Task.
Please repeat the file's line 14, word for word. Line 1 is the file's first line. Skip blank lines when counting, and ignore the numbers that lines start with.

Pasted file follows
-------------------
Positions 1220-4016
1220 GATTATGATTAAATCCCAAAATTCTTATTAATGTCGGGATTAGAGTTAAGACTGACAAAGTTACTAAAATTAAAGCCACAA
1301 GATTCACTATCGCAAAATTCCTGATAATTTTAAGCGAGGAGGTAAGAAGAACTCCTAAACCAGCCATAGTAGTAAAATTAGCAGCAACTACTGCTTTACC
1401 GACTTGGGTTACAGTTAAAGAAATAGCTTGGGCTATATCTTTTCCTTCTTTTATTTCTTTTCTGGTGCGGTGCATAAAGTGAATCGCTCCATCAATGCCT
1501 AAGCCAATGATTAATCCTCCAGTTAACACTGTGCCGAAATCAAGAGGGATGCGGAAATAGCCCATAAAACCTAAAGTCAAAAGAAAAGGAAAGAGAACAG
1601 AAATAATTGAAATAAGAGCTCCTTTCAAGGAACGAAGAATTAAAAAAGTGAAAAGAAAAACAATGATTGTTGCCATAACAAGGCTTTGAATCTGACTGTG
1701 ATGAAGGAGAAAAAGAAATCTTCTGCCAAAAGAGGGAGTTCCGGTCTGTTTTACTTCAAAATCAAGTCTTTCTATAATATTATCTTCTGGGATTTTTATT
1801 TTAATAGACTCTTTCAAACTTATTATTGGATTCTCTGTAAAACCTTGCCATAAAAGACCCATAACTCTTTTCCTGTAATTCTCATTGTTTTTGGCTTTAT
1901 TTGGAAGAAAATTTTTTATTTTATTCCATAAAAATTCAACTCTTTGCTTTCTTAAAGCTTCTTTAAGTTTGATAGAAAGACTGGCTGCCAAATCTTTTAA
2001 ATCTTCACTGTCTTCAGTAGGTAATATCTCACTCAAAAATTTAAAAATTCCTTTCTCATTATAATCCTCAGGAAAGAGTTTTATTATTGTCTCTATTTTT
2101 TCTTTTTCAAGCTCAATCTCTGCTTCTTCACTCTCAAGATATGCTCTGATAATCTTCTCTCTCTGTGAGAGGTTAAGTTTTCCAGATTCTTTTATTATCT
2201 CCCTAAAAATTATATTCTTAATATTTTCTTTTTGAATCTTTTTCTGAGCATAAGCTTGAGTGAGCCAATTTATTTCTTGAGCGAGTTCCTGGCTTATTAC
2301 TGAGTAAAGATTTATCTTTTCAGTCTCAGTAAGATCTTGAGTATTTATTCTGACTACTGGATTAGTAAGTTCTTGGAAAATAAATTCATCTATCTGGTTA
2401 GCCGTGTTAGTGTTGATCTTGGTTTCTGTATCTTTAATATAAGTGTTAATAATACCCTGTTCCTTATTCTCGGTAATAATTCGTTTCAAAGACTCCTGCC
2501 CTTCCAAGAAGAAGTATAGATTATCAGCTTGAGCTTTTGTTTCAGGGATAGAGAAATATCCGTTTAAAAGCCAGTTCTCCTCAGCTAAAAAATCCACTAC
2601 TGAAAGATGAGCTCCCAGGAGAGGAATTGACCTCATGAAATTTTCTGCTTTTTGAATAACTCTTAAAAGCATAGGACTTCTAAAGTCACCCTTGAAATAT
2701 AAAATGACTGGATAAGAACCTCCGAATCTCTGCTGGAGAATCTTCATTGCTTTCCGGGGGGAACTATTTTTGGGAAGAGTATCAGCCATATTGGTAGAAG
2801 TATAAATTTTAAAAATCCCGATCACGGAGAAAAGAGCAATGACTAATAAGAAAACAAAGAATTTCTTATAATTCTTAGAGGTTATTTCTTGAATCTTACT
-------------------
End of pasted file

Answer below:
2401 GCCGTGTTAGTGTTGATCTTGGTTTCTGTATCTTTAATATAAGTGTTAATAATACCCTGTTCCTTATTCTCGGTAATAATTCGTTTCAAAGACTCCTGCC